Acquired by the city from Norfolk Southern Railway and subsequently restored, the depot is a busy commuter rail stop that also houses a tourist information office and railroad exhibits.
9431 West Street Manassas, VA 20110
- Annual Station Revenue (2015)
- Annual Station Ridership (2015)
|Facility Ownership||City of Manassas|
|Parking Lot Ownership||City of Manassas|
|Platform Ownership||Norfolk Southern Railway|
|Track Ownership||Norfolk Southern Railway|
|10 Long Term Parking Spaces||10 Short Term Parking Spaces||ATM|
|Accessible Payphones||Accessible Platform||Accessible Restrooms|
|Accessible Waiting Room||Dedicated Parking||Enclosed Waiting Area|
- Northeast Regional
For information about Amtrak fares and schedules, please call 1-800-USA-RAIL (1-800-872-7245).
Local Community Links:
- City of Manassas
- Amtrak Virginia
- Virginia Railway Express (VRE) commuter trains
- Potomac & Rappahannock Transportation Commission buses
The first Manassas Junction rail depot was a small log building located to the east of the present station and on the north side of the tracks where the Alexandria and Orange and Manassas Gap railroads crossed in 1852.
In July of 1861, this tiny railroad community became one of the most important places in American history as the site of historic battles in the Civil War. Both Union General Irvin McDowell and Confederate General J.T. Beauregard recognized the importance of the town’s location: by capturing the railroad junction, the Union would take possession of the best overland route to Richmond, the Confederate capital. The Confederacy was prepared to defend the junction at all costs. Confederate soldiers, under the command of Generals Joseph E. Johnston and Thomas Jonathan (Stonewall) Jackson marched to the site of the First Battle of Bull Run through the Thoroughfare Gap in the Bull Run Mountains.
After the Civil War, the first depot on the present site was a long frame building constructed in the 1880s following the typical depot designs of the Richmond and Danville Railroad Company, which purchased controlling interest in the Orange & Alexandria in 1886. This frame depot was dismantled in 1904 and replaced by a brick passenger depot. On June 25, 1914 a fire broke out in the baggage room and the depot burned, leaving only the foundation and walls.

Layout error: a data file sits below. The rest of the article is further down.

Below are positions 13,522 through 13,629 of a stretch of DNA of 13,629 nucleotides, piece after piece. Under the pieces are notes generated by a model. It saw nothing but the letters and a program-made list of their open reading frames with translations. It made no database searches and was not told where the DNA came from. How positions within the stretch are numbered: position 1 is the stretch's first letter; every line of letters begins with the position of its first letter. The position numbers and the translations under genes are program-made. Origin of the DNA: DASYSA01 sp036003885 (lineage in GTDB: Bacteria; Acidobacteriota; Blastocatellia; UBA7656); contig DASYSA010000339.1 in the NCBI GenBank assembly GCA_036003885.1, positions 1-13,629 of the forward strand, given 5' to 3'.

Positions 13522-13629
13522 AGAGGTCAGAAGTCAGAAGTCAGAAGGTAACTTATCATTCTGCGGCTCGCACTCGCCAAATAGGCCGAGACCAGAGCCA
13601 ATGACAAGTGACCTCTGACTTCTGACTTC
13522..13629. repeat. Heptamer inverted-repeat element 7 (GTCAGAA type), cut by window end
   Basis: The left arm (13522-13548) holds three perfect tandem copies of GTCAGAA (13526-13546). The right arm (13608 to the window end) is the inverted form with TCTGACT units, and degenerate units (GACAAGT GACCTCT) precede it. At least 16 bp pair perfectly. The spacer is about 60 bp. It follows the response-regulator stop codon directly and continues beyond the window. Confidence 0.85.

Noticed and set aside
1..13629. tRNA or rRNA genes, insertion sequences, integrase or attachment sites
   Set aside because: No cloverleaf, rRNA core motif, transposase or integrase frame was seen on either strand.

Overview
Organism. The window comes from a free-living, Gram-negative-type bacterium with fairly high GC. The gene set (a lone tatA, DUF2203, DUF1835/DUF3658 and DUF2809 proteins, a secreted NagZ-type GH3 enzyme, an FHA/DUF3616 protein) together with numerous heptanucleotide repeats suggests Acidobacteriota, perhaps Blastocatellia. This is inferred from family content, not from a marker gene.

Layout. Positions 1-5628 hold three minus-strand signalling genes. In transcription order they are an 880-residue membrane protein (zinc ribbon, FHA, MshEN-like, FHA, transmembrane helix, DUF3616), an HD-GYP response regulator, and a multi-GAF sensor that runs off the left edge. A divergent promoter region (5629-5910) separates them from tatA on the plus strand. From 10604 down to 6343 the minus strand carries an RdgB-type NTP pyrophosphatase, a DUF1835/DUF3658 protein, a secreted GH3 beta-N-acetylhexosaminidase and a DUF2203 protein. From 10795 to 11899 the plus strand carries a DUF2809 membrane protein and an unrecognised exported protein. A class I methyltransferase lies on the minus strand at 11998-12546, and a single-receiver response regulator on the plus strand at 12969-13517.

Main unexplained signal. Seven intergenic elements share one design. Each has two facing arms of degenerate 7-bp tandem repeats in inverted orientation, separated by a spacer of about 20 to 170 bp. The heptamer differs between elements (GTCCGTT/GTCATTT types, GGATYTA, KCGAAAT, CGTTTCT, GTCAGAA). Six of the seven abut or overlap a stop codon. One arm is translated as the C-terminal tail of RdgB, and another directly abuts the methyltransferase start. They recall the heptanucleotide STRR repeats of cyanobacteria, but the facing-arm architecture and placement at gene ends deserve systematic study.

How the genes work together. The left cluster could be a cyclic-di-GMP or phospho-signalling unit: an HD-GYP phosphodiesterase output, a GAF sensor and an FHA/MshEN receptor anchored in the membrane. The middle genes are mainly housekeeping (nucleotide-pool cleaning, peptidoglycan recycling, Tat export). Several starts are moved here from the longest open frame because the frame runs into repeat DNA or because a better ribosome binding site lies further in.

Work on the third and present depot was completed in October 1914, in a red-brick Victorian style with a ceramic tile-covered hipped roof. The structure partially incorporated the walls of the burned depot, which measured about 20 feet by 77 feet, and had four new rooms; an office, a ladies’ waiting room, men’s waiting room and a baggage and express room. The “new” structure is about 32 feet longer than the earlier one permitting a modified room arrangement and included the addition of an umbrella shed on the front and east side, the installation of electric lights, and an attractive tile roof.
In the 1990s, the city of Manassas acquired the depot from Norfolk Southern Railway and restored the structure under the direction of The Manassas Museum System. Renovation was completed in 1997 after two and a half years of work by the city of Manassas Department of Historic Resources. The redesign was done by Dalgleish, Eichman, Gilpin, & Paxton; construction by Mass Contracting; and exhibits by PRD Group, Ltd.
Rehabilitation included returning the building as closely as possible to its 1914 look while accommodating modern uses. Restored features include paint colors, repointed brick, new plaster, overhaul of all mechanical systems, addition of fire and security systems, wood moldings, reproductions of original doors and light fixtures and return of the distinctive clay tile roof, made by the same company that did the 1914 roof. As for the $575, 000 cost, an Intermodal Transportation Efficiency Act (ISTEA) grant paid $336,000; the Potomac and Rappahannock Transportation Commission, $215,700; and the city of Manassas, $24,000.
Today the structure houses the offices of Historic Manassas, Inc.; the Tourist Information Center; and the James & Marion Payne Memorial Railroad Exhibition Gallery, operated by the Manassas Museum System.
On October 1, 2009, Amtrak Virginia, a partnership between the Virginia Department of Rail and Public Transportation and Amtrak, oversaw the extension of one daily roundtrip Northeast Regional train between Lynchburg, Manassas, Washington, D.C. and points north along the Northeast Corridor. The popular new service provides communities along the US 29 corridor with more travel options and direct links to destinations as far as Boston.
Manassas is an independent city located within Prince William County in northern Virginia. The town, incorporated in 1873, became the county seat in 1892. Since the 1950s, Manassas’ growth and development has been strongly influenced by its position as a “bedroom” community of Washington, D.C.; Virginia Rail Express (VRE) commuter rail brings much of the traffic through the station.
The depot also has a place in music history. In 1972, the platform served as the backdrop for the cover of the Stephen Stills album, Manassas, made with fellow ex-Byrd Chris Hillman. The "Manassas" sign on the station’s overhang serves as the title for the album.
Amtrak does not provide ticketing or baggage services at this facility, which is served by four daily trains, as well as the tri-weekly Cardinal (Westbound: Sunday, Wednesday, Friday; Eastbound: Wednesday, Friday, Sunday). Northeast Regional service within Virginia is funded in part through grants made available by the Commonwealth of Virginia.